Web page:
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Three Japanese evacuated from Wuhan test positive for virus

Ambulances arrive at Haneda airport in Tokyo to meet the second charter flight evacuating Japanese citizens from the Chinese city of Wuhan © JIJI PRESS/AFP / STR

Tokyo, Japan, Jan 30 – Three Japanese evacuated from the epicentre of a deadly new coronavirus outbreak have tested positive for the illness, the government said Thursday, as it faced criticism for the country’s minimal quarantine measures.

The new cases were announced as another evacuation flight from Wuhan landed in Tokyo, and the government confirmed a second case of apparent person-to-person transmission of the virus in Japan.

More than 400 people have now been repatriated from Wuhan, the centre of the outbreak that has killed 170 people and infected thousands.

But while returnees praised the government’s effort to bring them home quickly, there has been criticism of Japan’s decision to allow the arrivals to “self-quarantine”, with two people on the first flight even refusing to be tested for the virus.

Health Minister Katsunobu Kato said Thursday there were now 11 confirmed cases in Japan.

Factfile on viruses, among the most abundant organisms on the planet © AFP / John SAEKI

“In addition to the eight (previously known) cases, among the people who returned from Wuhan yesterday, infection has been confirmed in one person with symptoms and two other people who have no symptoms,” he told parliament.

On Wednesday, authorities reported a second case involving someone who had not recently travelled to China.

The woman was a tour guide — for visitors from Wuhan — who worked on the same bus as a driver who also contracted the virus.

– ‘A truly new situation’ –

“The eighth case is the second suspected incident of human-to-human transmission in Japan,” Kato said.

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“We are in a truly new situation.”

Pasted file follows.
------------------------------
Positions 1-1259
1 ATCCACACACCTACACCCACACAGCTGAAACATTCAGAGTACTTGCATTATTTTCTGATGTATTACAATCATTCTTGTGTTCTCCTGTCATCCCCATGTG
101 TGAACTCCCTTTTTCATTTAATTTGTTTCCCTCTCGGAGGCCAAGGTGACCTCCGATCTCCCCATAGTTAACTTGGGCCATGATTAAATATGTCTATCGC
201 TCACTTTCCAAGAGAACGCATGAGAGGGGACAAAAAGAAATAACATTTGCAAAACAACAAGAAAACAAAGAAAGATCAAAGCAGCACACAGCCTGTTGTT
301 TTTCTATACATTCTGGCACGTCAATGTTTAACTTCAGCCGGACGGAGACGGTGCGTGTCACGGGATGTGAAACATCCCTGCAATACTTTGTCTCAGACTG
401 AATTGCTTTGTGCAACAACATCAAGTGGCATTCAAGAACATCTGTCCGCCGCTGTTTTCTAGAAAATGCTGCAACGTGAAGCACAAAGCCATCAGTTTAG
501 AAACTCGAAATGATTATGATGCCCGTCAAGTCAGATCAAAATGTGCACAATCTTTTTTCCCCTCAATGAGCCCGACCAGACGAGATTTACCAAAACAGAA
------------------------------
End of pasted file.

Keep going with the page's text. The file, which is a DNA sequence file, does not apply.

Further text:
Earlier Thursday, 210 Japanese arrived on a second flight from Wuhan, with a third trip expected to collect remaining citizens.

A health screening station at Narita airport © JIJI PRESS/AFP / STR

Some 15 people from the first flight have been hospitalised with varying symptoms, while another 13 on the second evacuation also reported feeling unwell.

Japan is not forcibly quarantining arrivals, saying they lack the legal basis to confine people who have not tested positive for the virus. Instead, returnees have been asked to stay at home until they test negative for the virus.

But Kato revealed Thursday that two people on the first flight had refused the test.

“We don’t have the legal basis to force them so we let them go home,” he told lawmakers.

– Fierce criticism –

The two were asked to avoid public transport, and quarantine officers will follow up on their health.

An All Nippon Airways plane lands at Haneda airport in Tokyo carrying a second batch of Japanese citizens evacuated from the Chinese city of Wuhan © JIJI PRESS/AFP / STR

The government has since classified the new virus a “designated infectious disease”, meaning it will be able to forcibly hospitalise those who test positive, but the regulation will only work its way through the system by February 7.

But the rules on testing people with no symptoms will not be affected.

Japan’s approach sits in stark contrast with other countries that are isolating repatriated nationals for between 72 hours and 14 days. Singapore said 92 of its citizens would be isolated for two weeks after being evacuated on Thursday.

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Online there has been fierce criticism, with one Twitter user dubbing returnees who refused testing “terrorists”.

“People talk about human rights, but how is quarantine discrimination?” asked another, adding: “Becoming the source of a pandemic would definitely be negative for a person who was released instead of quarantined.”

Prime Minister Shinzo Abe told parliament that the first flight was “arranged in extreme chaos” but that efforts were made to convince all those on the second flight to be tested for the virus.

It was not yet clear, however, how many of them had agreed.

Kato said Japan would need to “expand screening” in light of cases in people with no symptoms.

He also urged people to avoid stockpiling surgical masks — which are in short supply — but ruled out larger-scale measures including cancelling mass gatherings as necessary so far.


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